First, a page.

They say some people are born into their destiny. They step into the world that their parents create and build their reality. For Demaryius Thomas, reality consisted of being born to a 15-year-old mother and an absent father who joined the Army after high school. Thomas’ early life was the stuff rappers rhyme about and overworked social workers go home and cry about. But he’s beaten the odds.
Demaryius Thomas is starting as a wide receiver for the Denver Broncos versus the Seattle Seahawks on Super Bowl Sunday. That in itself is a feat.
The two-time Pro Bowl selection will likely line up across from Seattle Seahawks cornerback Richard Sherman in what has the potential to be a one-on-one matchup for the ages. Back-to-back seasons of more than 1400 yards and double-digit touchdowns make Thomas one of the most dangerous wide receivers in the NFL.
But Thomas isn’t much into self-promotion. Part of what makes him so exceptional is what he’s overcome. We have all heard tales of professional athletes who make it despite the obstacles, but his story stands out among even those arduous tales of redemption. A 2010 story in the Denver Post highlighted that fact. It documented his visit to the Federal Correctional Institution, a low-security women’s prison in Tallahassee, Fla., to visit his mother and grandmother.
Both women were housed there after being convicted for trafficking cocaine back in 2000. Can you imagine the pain of witnessing familial matriarchs from two generations locked in the belly of the beast? When it comes to individuals making it either in society or the NFL, people often point to specific environmental factors as a primary reason. “Home training” is a phrase that is often thrown around when black people don’t succeed. But it was clear early on that Thomas’ resolve was steely and determined.
His mother has been arrested numerous times on drug-related charges since 1989 and continued dealing in contraband every time she finished her bids. Prior to his prison visit, the last time Demaryius had seen his mother was the day his home was raided. She managed to convince the officers to allow her to prepare the children for school, to feed them and see them off on the school bus. The officers complied.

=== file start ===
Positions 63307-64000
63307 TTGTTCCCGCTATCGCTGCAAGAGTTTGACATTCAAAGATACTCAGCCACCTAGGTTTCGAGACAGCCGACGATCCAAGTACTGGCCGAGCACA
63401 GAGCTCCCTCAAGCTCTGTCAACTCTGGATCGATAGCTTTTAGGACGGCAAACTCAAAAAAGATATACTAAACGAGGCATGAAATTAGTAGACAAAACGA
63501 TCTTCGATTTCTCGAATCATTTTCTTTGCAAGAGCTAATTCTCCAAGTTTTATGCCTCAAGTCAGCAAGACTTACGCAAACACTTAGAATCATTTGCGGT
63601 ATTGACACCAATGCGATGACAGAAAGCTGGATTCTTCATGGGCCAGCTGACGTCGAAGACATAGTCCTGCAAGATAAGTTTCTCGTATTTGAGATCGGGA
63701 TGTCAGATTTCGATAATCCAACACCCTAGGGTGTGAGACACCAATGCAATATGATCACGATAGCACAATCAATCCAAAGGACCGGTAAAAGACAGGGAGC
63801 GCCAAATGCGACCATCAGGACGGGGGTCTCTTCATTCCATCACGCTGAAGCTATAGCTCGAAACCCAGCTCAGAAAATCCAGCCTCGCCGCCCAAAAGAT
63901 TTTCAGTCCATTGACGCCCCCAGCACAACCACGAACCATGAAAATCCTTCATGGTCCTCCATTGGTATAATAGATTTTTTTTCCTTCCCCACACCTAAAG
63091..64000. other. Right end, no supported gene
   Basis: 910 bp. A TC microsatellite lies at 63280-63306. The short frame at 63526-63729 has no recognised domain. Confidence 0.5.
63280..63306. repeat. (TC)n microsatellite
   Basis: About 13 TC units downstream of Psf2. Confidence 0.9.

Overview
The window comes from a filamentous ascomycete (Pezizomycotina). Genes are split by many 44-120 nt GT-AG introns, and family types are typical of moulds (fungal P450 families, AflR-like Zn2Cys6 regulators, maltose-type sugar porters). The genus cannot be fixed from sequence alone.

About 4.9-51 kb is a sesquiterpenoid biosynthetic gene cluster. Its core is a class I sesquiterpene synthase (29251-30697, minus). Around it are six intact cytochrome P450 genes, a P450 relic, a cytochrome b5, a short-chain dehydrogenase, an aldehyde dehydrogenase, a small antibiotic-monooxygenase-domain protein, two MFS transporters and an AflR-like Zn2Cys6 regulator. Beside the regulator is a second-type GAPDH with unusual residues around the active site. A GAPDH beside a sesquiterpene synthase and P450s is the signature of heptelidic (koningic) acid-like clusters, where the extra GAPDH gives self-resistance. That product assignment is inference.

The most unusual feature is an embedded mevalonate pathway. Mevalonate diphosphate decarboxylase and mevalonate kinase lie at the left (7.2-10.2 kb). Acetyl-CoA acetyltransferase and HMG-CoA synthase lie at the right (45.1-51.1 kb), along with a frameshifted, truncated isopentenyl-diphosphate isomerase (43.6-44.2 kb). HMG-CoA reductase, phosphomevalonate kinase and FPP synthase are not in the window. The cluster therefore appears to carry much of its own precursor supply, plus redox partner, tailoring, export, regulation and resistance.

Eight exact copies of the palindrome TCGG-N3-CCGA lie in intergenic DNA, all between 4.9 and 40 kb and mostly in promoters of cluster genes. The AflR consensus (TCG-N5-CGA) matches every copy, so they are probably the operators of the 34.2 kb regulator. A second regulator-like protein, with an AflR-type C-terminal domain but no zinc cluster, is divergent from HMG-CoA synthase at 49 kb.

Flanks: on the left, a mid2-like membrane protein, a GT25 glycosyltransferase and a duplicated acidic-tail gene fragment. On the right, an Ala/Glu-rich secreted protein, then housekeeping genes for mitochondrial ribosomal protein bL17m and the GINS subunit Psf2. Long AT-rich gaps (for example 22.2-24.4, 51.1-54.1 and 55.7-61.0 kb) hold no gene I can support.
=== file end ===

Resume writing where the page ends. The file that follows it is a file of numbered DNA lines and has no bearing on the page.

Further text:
“I mostly did it to make ends meet, to buy my kids what they wanted, so they could wear what the other kids were wearing, so I could keep my house nice on the inside,” grandmother Minnie Thomas told the Denver Post.
“I knew my grandma was selling it, and my mom was keeping some money,” Thomas said. “I told my mother one time that they needed to stop because I had a dream that they got in trouble. I started crying like every night after then. And then it finally happened.”
Grandmother Minnie was given two life sentences with the possibility of parole in 40 years because of prior drug convictions. Mother Katina Smith is scheduled to be released to a halfway house in 2017.
After the arrest of the two most important women in his life, and with Thomas’ father still fulfilling an Army obligation at the time, it was decided by other family members that it would be best if he and his siblings remained stateside instead of sending them to be with their father.
Thomas went to live with relatives in Georgia while his father served the country, sending money and clothing when he could. Meanwhile, young Thomas and his sisters were being passed from the crowded home of one relative to another. Similar circumstances have caused many young black boys and girls to hit the streets at an early age.
The difficulties for Thomas were apparent. At first he lived with his paternal grandmother, then with his brother’s sister, before finally finding a permanent home with Uncle James and Aunt Shirley. His roots yearned to be planted in fertile soil. And that’s exactly what happened.
Read more at the Shadow League.